Bridge inspectors were sent out nationwide following the collapse of the I-35W Mississippi River bridge in Minneapolis last August.

The deteriorating quality of bridges and overpasses from coast to coast was suddenly big and very scary news — nearly as frightening as the projected costs to bring them all up to date.

Right now, travelers are hampered by a spate of airplane groundings and subsequent flight cancellations by airlines that have fallen behind on their mandated inspections. It's not heartwarming news, since much of America's air fleet is aging, replacements deferred as manufacturers work on developing more fuel-efficient, slim-bodied models. But if the planes are not being inspected in a timely fashion, how can we be confident problems are being repaired?

Our highway system is overtaxed and badly crowded, too. The projected price tag on a rework — not to mention the inconvenience — makes it easy to just wish the problem would go away.

How often have we heard about expensive updates that are desperately needed by our air traffic control system? Or the long-term inadequacy of our electricity and natural gas supply and the need to develop some alternative fuel sources?

The good news just seems to keep on coming.

The Associated Press on Tuesday carried an interesting story about the crumbling of the nation's water systems, long known and almost willfully ignored. North of New York City, a country road is now sided by a newly sprouted stream and good-size marsh that are drawing Looky Lous who think they're drinking from a mysterious natural wonder. That wonder's name is "Neglect."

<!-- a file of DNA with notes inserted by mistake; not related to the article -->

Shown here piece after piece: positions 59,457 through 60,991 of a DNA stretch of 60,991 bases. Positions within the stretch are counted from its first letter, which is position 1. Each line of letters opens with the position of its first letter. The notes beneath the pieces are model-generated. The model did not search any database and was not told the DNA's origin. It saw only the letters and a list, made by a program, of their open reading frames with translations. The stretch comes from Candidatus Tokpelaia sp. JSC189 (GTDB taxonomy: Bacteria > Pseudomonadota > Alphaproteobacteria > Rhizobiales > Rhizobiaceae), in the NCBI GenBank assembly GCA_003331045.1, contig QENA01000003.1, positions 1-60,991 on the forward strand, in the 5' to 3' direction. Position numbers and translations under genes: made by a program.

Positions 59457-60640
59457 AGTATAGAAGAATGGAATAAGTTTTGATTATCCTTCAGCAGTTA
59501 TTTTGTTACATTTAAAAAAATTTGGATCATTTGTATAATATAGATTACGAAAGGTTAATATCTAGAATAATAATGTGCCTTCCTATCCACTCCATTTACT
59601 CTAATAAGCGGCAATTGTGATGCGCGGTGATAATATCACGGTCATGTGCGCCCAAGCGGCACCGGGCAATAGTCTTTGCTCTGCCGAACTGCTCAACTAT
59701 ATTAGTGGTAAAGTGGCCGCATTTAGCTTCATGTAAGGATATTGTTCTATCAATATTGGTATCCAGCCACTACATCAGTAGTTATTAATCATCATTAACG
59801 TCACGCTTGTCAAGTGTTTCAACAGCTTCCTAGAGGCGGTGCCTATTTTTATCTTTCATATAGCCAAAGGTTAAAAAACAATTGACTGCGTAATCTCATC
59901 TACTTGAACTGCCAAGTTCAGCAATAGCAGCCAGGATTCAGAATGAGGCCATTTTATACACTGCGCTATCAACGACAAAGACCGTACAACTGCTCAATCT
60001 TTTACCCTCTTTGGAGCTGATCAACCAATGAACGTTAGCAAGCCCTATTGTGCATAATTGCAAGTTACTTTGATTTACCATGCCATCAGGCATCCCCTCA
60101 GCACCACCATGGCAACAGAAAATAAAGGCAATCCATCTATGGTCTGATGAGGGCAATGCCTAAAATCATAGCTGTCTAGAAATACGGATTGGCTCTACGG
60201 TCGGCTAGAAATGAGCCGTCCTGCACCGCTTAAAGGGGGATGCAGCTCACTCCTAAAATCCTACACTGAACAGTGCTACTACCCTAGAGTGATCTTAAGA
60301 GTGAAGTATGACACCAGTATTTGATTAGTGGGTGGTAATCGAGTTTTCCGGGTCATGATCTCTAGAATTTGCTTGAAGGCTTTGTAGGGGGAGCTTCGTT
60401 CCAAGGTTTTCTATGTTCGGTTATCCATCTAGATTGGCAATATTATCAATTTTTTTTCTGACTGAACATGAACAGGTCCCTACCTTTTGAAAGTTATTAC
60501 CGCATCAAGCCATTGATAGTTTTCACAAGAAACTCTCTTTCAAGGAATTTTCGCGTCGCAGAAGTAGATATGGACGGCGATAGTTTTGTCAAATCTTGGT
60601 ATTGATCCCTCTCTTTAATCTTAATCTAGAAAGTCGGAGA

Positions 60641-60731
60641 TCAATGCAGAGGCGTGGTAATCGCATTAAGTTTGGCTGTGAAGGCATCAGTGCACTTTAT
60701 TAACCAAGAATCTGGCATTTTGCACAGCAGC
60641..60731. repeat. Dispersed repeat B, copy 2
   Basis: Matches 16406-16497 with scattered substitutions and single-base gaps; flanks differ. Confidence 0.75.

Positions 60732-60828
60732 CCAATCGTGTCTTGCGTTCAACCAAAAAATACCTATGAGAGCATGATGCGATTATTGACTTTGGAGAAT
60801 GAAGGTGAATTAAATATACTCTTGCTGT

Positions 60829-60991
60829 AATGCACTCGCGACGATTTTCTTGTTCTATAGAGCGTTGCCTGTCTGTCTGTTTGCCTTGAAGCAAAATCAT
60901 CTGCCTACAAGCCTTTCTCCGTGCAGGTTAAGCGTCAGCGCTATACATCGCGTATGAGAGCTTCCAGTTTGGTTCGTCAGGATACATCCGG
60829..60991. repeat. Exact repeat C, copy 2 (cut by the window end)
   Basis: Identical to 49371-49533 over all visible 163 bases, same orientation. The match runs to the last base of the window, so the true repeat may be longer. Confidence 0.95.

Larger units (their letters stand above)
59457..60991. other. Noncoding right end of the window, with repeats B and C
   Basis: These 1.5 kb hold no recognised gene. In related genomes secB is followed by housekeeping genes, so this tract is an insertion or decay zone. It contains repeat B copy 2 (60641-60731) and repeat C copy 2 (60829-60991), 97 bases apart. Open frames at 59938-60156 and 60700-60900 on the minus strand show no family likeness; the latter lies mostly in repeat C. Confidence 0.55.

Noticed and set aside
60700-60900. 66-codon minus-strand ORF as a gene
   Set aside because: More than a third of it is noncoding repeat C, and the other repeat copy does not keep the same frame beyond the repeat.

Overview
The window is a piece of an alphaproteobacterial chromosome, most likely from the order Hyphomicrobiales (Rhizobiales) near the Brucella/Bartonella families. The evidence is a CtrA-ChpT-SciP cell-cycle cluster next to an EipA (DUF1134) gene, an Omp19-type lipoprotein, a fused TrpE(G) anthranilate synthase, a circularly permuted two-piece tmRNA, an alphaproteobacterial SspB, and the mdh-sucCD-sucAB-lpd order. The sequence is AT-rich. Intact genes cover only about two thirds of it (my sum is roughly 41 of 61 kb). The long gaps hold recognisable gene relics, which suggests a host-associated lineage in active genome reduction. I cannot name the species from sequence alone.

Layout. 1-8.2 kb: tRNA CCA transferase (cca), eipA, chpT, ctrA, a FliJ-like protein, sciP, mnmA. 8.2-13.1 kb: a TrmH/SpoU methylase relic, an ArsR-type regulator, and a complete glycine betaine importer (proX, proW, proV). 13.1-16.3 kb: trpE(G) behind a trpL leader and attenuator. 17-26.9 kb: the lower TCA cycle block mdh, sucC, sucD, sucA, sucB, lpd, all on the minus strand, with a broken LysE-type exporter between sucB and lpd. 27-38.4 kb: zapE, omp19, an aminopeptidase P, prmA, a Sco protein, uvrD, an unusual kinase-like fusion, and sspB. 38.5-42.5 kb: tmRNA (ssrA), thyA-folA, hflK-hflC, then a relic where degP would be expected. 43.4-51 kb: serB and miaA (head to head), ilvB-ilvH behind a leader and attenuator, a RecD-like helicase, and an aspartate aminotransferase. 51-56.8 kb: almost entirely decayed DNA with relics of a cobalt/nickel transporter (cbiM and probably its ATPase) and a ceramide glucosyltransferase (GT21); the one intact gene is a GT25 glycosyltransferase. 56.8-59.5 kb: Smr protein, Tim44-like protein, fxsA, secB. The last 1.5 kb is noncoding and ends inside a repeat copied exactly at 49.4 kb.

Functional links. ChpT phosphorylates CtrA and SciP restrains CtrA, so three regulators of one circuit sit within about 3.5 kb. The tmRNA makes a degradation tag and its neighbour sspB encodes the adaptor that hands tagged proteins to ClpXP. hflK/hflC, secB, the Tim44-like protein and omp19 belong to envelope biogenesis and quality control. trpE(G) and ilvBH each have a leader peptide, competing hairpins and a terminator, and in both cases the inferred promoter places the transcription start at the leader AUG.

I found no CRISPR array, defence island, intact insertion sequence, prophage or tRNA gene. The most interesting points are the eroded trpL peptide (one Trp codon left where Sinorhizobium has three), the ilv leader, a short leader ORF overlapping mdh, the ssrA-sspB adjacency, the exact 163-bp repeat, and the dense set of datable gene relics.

The report says a tunnel that's supposed to carry drinking water from a reservoir to the Big Apple has sprung a leak — reportedly 36 million gallons a day. We've seen similar incidents elsewhere, as well: Remember the burst steam pipe in New York and the broken water main in Chicago? Closer to home, a pipe in Denver ruptured and trashed a three-lane segment of highway recently. There are dozens of reports of significant breaches and wasted water.

The Environmental Protection Agency says it will cost public utilities more than $277 billion over the next 20 years to fix and improve drinking water systems — a price tag that industry engineers tell AP is way too low.

Costs — and delay just makes them bigger — are always borne by John and Jane Doe, consumer or taxpayer.

It's all disturbing, but it should not be a surprise to a society that has become very reactive, rather than proactive. We seem to get up every morning and put on our rose-colored glasses. Barring an in-our-face disaster, we ignore the fundamentals we rely on, which need us to return the favor. And policymakers and the public are jointly complicit.

Salt Lake voters narrowly decided recently that they didn't want to pay to update public safety facilities for police and fire, despite a dramatic demonstration of how seriously dilapidated the existing facility in downtown Salt Lake City is.

I understand the sentiment. Ask me for higher taxes or to pay more for goods and my instinct is to say you can't have it — not because I'm selfish, but because so much of my money is already spirited away by "representatives" who don't make the decisions I would make were I spending my dollars myself.

The truth is, we have to get a handle on infrastructure issues before they bury us, perhaps literally. And, in steps, it's doable. We just need to stop funding special interests and look after public interests for a while.

Deseret Morning News staff writer Lois M. Collins may be reached by e-mail at